Outpatient Surgery Magazine

Healing is Coming - February 2021 - Subscribe to Outpatient Surgery Magazine

Outpatient Surgery Magazine, providing current information on Surgical Services, Surgical Facility Administration, Outpatient Surgery News and Trends, OR Excellence and more.

Issue link: http://magazine.outpatientsurgery.net/i/1335688

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Page 46 of 67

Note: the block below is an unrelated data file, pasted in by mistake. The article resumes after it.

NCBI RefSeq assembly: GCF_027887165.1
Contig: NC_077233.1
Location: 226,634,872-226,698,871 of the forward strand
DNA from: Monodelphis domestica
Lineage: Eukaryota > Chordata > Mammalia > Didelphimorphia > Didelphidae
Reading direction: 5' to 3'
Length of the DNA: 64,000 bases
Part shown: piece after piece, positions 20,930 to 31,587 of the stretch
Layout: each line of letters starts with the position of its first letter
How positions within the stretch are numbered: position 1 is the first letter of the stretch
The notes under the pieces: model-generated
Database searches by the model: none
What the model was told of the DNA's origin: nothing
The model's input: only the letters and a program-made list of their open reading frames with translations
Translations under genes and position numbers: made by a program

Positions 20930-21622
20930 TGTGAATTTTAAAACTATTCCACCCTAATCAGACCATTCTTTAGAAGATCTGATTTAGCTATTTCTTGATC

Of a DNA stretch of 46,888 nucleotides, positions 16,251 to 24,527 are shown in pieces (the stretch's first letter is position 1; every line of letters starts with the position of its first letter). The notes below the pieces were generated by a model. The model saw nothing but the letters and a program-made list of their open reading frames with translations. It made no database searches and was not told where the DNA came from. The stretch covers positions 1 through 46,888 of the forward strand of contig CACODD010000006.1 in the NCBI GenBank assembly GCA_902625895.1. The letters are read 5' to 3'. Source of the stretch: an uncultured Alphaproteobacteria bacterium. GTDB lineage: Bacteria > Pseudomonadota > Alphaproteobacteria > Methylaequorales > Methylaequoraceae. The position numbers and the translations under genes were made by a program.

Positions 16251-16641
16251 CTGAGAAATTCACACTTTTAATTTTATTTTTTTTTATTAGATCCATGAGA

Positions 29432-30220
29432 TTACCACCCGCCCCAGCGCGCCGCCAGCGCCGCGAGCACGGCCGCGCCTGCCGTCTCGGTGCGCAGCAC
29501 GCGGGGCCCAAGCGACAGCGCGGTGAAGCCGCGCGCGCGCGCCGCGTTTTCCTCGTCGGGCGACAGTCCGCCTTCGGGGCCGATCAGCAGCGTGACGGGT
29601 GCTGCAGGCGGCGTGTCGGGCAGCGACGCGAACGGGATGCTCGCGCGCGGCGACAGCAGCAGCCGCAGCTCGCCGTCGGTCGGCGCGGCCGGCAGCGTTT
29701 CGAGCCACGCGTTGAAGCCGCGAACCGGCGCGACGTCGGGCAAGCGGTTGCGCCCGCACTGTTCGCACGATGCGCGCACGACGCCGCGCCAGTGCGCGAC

1. About _____ of nurses will suffer from substance use disor- der during their careers, accord- ing to the American Nurses Association. a. 5% b. 10% c. 15% d. 20% Answer: b Keep an eye out for the warning signs of addiction, suggests Zachary Bouchat-Friedman, PharmD, a staff pharmacist at Allegheny Valley Hospital in Natrona Heights, Pa. Warning signs include employees who are fre- quently late, calling out sick, disap- pearing for extended periods of time while on the clock. Other red flags include pin- point pupils, an unkempt appearance and a history of disciplinary actions or mistakes. "These employ- ees will often blame the environment or others for their mistakes, and will claim to experience frequent personal emergencies," says Dr. Bouchat-Friedman. Also be suspicious of providers whose patients report little to no pain relief. "A nurse could easily scan a medication and the patient's ID — thereby completing the administration documentation — and simply omit the controlled substance dose or administer a 'dummy' injection in its place," says Dr. Bouchat-Friedman. 2. Which of the following is the most commonly diverted medication, according to the Drug Enforcement Administration? a. hydromorphone b. oxycodone c. fentanyl d. morphine Answer: c Theft of a controlled substance is a felony, but the guilty party can simply move to another state and easily attain another job (depending on how thorough the new employer is in conducting a back- ground check), according to Dr. Bouchat-Friedman. Keep in mind that some providers who suffer from substance use disorder might not display any warn- ing signs — they're smart and careful, and go to great lengths to avoid being caught. That's why it's essential to closely monitor the dispensing and waste of all controlled substances, and keep them secure until they're needed. He says medication safeguards should be strict and effective. "All controlled substances must be stored separately in a secure location," he explains. "Document every dispense and return, and require a blind count by a staff member. Most of the con- trolled substances in our hospital are delivered to automated storage cabinets, which electronically log dispenses, returns and waste by providers." Disposal of leftover doses (a partial tablet or an unemptied vial) requires a second individual's (wit- ness) signature. The wasted portion should be placed into a controlled substance waste manage- ment system, which automatically secures pharma- ceuticals and renders them unusable. These systems should be within easy access of where medications are administered to allow for the proper disposal of solid and liquid controlled substances. Additionally, F E B R U A R Y 2 0 2 1 • O U T P A T I E N T S U R G E R Y . N E T • 4 7 METICULOUS MONITORING Don't let your facility's medication storage and disposal protocols fall through the cracks.

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